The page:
The Federal Reserve said today (Tuesday) that the pace of borrowing by U.S. consumers fell in February. Consumer credit decreased by $7.48 billion, or 3.5 percent at an annual rate, to $2.56 trillion. Credit increased by $8.14 billion in January, more than previously estimated. The Fed’s report doesn’t cover borrowing secured by real estate.
Demand for credit shrank further in March as unemployment climbed and banks remained reluctant to extend affordable loans.
“Consumers know they have to cut back on debt,” said Christopher Low, chief economist at FTN Financial in New York. “But it’s hard to change old habits, so we go through these periodic binges of credit, as we did in January, and then we go through a couple of months of paying down our balances.”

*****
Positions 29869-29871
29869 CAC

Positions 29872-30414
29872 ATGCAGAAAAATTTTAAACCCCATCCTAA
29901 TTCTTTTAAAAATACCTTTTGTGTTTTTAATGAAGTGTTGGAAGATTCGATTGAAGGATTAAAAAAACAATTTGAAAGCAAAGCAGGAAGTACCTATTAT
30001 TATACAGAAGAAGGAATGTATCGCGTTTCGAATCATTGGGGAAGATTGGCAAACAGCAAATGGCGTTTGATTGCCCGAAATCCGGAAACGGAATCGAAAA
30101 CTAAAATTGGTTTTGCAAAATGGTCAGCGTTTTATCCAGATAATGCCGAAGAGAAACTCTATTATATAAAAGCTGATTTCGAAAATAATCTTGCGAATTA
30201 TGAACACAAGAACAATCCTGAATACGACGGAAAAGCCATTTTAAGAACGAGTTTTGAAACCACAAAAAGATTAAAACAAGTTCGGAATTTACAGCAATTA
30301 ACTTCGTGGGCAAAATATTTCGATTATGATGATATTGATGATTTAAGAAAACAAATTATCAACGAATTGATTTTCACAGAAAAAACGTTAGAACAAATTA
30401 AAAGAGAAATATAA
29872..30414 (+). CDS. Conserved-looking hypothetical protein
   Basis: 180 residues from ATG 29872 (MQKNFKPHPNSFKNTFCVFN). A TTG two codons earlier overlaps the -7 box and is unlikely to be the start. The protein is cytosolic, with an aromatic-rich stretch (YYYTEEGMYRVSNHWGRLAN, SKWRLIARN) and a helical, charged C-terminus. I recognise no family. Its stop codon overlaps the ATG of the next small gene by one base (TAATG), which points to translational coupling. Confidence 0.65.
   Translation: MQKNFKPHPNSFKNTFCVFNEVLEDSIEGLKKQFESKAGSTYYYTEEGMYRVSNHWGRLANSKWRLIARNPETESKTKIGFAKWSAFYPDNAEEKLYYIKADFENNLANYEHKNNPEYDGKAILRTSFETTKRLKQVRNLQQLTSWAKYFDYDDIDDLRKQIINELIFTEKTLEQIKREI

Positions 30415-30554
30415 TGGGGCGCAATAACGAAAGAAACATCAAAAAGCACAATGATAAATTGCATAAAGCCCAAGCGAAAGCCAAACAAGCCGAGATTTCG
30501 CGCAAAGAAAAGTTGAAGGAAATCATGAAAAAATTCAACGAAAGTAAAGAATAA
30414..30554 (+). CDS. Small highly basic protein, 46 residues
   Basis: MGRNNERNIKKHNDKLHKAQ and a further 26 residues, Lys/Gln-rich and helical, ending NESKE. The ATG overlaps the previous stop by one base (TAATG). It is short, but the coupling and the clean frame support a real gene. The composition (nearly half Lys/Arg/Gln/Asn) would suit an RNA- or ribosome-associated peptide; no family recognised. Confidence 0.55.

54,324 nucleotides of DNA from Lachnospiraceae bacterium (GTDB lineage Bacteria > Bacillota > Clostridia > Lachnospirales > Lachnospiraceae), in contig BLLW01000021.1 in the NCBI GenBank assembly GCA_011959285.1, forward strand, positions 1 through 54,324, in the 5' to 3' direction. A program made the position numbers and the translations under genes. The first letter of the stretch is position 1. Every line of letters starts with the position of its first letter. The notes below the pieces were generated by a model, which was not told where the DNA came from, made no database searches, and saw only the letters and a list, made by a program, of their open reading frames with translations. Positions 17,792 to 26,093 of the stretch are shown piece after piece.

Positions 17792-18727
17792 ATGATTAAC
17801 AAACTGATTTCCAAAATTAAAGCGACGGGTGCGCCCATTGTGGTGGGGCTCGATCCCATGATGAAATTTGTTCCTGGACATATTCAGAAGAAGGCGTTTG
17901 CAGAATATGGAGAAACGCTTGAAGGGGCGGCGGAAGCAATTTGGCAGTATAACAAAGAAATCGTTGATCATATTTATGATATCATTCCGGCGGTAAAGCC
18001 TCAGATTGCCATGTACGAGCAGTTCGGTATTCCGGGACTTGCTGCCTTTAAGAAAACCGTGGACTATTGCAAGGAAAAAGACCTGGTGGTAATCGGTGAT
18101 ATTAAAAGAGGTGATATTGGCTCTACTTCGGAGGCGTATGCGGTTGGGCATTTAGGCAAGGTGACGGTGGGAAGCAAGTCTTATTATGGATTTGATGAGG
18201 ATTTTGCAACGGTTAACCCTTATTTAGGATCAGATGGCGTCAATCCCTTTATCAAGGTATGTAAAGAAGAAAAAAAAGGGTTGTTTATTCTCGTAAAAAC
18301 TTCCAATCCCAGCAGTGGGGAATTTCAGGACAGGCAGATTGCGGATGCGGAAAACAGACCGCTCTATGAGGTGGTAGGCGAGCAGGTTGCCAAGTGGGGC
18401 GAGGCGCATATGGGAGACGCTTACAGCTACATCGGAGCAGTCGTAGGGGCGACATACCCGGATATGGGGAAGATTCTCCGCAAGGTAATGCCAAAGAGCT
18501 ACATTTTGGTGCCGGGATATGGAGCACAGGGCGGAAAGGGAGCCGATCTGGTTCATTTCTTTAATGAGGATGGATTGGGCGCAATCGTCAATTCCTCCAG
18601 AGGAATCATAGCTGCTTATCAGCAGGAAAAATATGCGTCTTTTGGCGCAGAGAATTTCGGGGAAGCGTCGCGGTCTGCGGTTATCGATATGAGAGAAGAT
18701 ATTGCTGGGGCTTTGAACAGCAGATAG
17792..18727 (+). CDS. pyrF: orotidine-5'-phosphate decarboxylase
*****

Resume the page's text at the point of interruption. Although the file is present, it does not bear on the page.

Revolving debt such as credit cards decreased by $7.79 billion. Non-revolving debt, including auto loans and mobile home loans, rose by $313.5 million. [via Bloomberg]
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